In their examination of the role associate teachers play in student teacher success or failure Sudzina et al. (1997) found that incompatibility can result in the associate teacher being more of a tormentor than a mentor.
Increased teaching responsibilities
All of the preservice teachers in this study were generalists, and as such were expected to have sufficient content knowledge to teach all subjects in their division with the exception of French.
Three of the four participants in this study, Nathan, Melissa and Rachel, encountered difficulty when their teaching responsibilities shifted from 50% in the second placement to 80–100% in their final placement.
In their 2006 examination of mentor teacher perspectives, Siebert et al. found that mentor teachers believed many preservice teachers were not prepared for the amount of work teaching required.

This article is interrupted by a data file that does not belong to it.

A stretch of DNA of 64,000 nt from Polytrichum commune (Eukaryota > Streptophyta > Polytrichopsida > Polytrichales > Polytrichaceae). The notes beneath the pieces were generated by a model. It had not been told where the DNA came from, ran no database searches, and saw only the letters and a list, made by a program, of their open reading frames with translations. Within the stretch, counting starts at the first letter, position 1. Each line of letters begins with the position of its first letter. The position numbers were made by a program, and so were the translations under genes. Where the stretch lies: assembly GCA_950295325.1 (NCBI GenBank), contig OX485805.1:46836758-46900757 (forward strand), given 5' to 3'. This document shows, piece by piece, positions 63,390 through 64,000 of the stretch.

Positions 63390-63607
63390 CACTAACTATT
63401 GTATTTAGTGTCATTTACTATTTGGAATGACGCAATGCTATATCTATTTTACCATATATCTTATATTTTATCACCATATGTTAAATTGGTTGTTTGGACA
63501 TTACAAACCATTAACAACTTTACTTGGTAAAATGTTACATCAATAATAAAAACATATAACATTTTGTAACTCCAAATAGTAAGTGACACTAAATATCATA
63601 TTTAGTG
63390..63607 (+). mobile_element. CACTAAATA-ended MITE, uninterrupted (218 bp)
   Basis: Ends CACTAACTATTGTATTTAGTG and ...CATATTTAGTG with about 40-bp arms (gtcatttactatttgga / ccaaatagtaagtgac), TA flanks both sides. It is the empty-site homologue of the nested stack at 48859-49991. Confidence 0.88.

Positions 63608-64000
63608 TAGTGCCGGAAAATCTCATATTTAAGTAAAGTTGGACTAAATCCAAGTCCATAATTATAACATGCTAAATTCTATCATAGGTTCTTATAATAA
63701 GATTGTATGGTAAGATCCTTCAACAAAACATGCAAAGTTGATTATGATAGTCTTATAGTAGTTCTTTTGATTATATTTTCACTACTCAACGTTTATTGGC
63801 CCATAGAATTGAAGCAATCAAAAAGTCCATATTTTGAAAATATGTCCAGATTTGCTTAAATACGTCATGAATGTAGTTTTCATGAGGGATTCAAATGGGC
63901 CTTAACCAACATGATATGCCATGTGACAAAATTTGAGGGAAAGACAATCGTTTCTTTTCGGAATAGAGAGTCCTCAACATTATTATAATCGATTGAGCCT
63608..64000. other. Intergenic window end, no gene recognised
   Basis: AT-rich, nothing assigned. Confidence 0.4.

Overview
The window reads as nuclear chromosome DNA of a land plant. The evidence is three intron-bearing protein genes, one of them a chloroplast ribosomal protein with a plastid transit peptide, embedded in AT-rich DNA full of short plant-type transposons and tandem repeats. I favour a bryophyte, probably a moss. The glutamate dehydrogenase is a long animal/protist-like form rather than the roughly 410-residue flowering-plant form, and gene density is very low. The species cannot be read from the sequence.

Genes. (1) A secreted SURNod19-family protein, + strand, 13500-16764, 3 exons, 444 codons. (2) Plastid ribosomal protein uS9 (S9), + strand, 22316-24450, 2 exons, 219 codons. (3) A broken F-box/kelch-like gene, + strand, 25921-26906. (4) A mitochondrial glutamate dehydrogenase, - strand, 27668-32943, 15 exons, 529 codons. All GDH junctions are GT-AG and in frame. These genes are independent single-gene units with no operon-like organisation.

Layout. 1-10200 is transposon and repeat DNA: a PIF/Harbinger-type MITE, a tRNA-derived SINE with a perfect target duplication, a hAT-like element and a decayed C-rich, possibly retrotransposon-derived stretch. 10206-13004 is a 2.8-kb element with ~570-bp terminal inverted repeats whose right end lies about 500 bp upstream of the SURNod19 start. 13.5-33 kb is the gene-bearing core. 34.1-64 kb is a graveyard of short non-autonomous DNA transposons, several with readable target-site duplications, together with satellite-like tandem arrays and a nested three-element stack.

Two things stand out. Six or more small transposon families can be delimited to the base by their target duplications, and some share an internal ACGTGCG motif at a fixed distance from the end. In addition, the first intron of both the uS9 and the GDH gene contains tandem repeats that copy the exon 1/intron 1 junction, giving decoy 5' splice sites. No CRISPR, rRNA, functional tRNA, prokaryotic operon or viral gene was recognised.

Similarly, Ralph et al. (2008) reported preservice teachers experienced ‘heavy workloads, time-management difficulties’ and a general feeling of being ill prepared for their responsibilities (p. 165).
Lesson planning was identified as an issue for three of the student teachers.
Problems with lesson planning were identified by Knowles and Sudzina (1991) as a contributing factor to many preservice teacher failures.
In their examination of mentor teacher perspectives, Siebert et al. (2006) described the difficulty many preservice teachers have creating lessons that connect lesson activities with the objectives of the lesson.
Without that connection, the activity becomes nothing more than a time filler and missed opportunity to deepen understanding.
The role of lesson planning in student teacher development is critical, and preservice teachers may be mislead when their associate teacher requires only an outline in order to deliver a good lesson.
The ability to teach from a lesson outline is one that takes years to develop.